I'm going to be up front: I want Glass. I'm thoroughly intrigued with the idea, I love the possibility of having an always-available camera that sees whatever I see, and completely hands-free Google sounds like a perfectly natural progression of the things like Google Now and voice actions. In the world where personal digital assistants seem commonplace, why should we not expect those things to be always accessible and visible?
After asking JBQ (not to be confused with JDQ39) a follow-up question, I was able to get some clarity on his earlier post and confirm that as of today, with the release of Android 4.2.2 binaries, we have for the first time ever Nexus devices that have 100% of proprietary binaries available.
As the old saying goes, "when it rains, it pours down binaries for Nexus devices." That old idiom is proven true once again today, as Google has just uploaded the latest batch of binaries to the Nexus Device download page.
The binaries essentially contain the proprietary hardware drivers that you won't find in AOSP for their specific devices. This go around it's for Android 4.2.2 (build JDQ39) for all of the latest Nexus gadgets: the Nexus 4, Nexus 7 Wi-Fi, Nexus 7 3G, Nexus 10, GSM Galaxy Nexus, and VZW Galaxy Nexus.
Do you feel drained of energy after a long trip? Imagine how your devices feel. Woot might be able to help out with their pain and suffering. Today only, Wooters can get the Powerbag Instant Messenger and Powerbag Sling for just $39.99 each. David gave the Instant Messenger very high marks in his review, and we know that he and Aaron use this bag in their day-to-day activities.
Note: There are inconsistencies about pocket sizes between the manufacturer website and Woot.
If you have an aging-but-not-yet-dead Epic 4G just waiting to be upgraded, maybe now's the time to slap a good ol' dose of CyanogenMod on it. Why now? Because it just got its first official CM10.1 nightly. Sure, you could've been running CM10 for some time, but now you can have the latest build that AOSP has to offer.
With CM10.1 – which is based on Android 4.2.x for those who may not know – you get fun things like lockscreen widgets (so you can finally get in on the DashClock action), Quick Settings, and a few other, less obvious tweaks.
Yeah, high-resolution textures, 3D shaders, dynamic lighting, and all sorts of other stuff are standard in mobile games these days. Infinite is a little bit different, though. This title invites you to journey through a geometric galaxy and build solar systems with dead-simple controls.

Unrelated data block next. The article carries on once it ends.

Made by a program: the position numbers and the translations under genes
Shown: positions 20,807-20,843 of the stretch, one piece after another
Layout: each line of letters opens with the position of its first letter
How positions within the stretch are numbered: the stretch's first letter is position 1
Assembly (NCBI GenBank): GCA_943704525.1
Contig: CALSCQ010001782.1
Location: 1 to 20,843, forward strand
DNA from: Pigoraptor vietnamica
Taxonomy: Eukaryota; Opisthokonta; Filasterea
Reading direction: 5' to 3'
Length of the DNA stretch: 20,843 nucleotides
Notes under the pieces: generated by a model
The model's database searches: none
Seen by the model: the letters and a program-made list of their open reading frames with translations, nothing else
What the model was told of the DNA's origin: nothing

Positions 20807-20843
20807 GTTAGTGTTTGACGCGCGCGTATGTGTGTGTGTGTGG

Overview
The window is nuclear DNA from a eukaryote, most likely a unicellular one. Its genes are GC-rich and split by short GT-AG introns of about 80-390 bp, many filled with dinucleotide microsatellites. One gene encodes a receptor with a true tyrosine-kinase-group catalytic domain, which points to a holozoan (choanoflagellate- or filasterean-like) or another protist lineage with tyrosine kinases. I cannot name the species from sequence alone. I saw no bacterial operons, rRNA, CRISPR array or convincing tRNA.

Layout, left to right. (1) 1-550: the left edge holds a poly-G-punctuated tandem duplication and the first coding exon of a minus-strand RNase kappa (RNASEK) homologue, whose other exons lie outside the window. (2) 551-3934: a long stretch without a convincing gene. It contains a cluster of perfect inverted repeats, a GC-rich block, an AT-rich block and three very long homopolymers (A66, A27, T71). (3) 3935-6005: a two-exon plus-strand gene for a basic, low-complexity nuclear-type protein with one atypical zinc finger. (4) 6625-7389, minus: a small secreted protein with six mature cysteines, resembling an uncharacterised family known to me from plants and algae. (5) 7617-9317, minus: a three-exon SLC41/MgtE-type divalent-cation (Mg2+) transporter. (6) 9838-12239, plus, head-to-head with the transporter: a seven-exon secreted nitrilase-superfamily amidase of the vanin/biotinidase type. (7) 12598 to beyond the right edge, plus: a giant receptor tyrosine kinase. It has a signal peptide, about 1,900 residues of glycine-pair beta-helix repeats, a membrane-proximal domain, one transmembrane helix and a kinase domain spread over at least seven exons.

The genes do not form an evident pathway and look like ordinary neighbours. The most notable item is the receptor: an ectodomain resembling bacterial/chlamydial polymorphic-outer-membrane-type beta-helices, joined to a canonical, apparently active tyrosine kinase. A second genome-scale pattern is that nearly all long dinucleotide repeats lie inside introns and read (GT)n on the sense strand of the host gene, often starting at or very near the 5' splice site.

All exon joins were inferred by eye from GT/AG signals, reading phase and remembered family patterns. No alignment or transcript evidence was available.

Infinite is an arcade-style game with a little dash of physics and a smidgen of style. You have to pick up bits of matter floating around the various stars in your galaxy to build up enough mass to drop a planet.
The push for BYOD (bring your own device) policies in workplaces has been on the rise for the last couple of years, but many corporations have frowned upon Android devices due to "security issues" within the OS. Samsung is looking to change that mindset with its newly-announced KNOX solution.
At an afternoon press conference across the street from MWC 2013's enormous venue, ASUS has just wrapped a (hilarious) press conference that saw the introduction of two new devices (or three?) – the Padfone Infinity and the Fonepad. Before we dive in for hands-on, let's take a quick look at the specs and pricing for the devices.
Jonney Shih with the Padfone Infinity
The Padfone Infinity is the tablet/phone combination we were expecting from ASUS today.
It took them the better part of two years, but HP is finally ready to get back in the consumer tablet game, this time backing Android. Their first tablet will be the Slate 7, a small model that's light on price and even lighter on surprises. Roughly comparable to the Galaxy Tab 2 7.0, the 1024x600 FFS+ LCD screen sits on top of a 1.6Ghz dual-core A9 processor, 1GB of RAM, and 8GB of MicroSD-expandable storage.
Samsung just unveiled the Galaxy Note 8.0, but they won't be satisfied until there's no stone unturned for Mobile World Congress. In a disappointingly dry press release the company debuted the Samsung HomeSync, an Android-powered set top box that combines Google TV features and a home media server. Major bullet points include a full terabyte of storage, WiFi and Ethernet access, and an interface powered by Jelly Bean (presumably 4.1) with full access to the Google Play Store.